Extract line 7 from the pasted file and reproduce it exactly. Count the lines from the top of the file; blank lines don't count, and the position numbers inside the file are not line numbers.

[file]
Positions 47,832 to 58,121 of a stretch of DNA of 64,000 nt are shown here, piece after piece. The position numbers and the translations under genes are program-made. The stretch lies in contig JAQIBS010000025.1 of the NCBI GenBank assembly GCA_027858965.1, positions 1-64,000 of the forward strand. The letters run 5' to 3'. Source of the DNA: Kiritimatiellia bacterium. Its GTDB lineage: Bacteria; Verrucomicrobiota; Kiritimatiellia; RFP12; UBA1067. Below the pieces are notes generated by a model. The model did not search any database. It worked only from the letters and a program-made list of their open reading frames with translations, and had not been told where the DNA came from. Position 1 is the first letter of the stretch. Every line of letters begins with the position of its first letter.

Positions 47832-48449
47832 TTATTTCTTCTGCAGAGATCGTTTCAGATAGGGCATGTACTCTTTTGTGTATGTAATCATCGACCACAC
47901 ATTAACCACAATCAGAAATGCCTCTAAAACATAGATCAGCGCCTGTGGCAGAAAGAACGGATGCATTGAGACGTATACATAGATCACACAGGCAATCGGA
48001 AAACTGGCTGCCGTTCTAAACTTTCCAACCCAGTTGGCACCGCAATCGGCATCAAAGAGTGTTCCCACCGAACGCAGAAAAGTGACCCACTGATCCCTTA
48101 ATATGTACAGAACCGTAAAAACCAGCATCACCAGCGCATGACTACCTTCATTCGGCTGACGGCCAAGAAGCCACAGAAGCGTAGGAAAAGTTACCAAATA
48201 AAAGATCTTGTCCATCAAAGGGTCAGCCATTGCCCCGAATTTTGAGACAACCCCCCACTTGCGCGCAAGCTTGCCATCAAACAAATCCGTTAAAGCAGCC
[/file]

48201 AAAGATCTTGTCCATCAAAGGGTCAGCCATTGCCCCGAATTTTGAGACAACCCCCCACTTGCGCGCAAGCTTGCCATCAAACAAATCCGTTAAAGCAGCC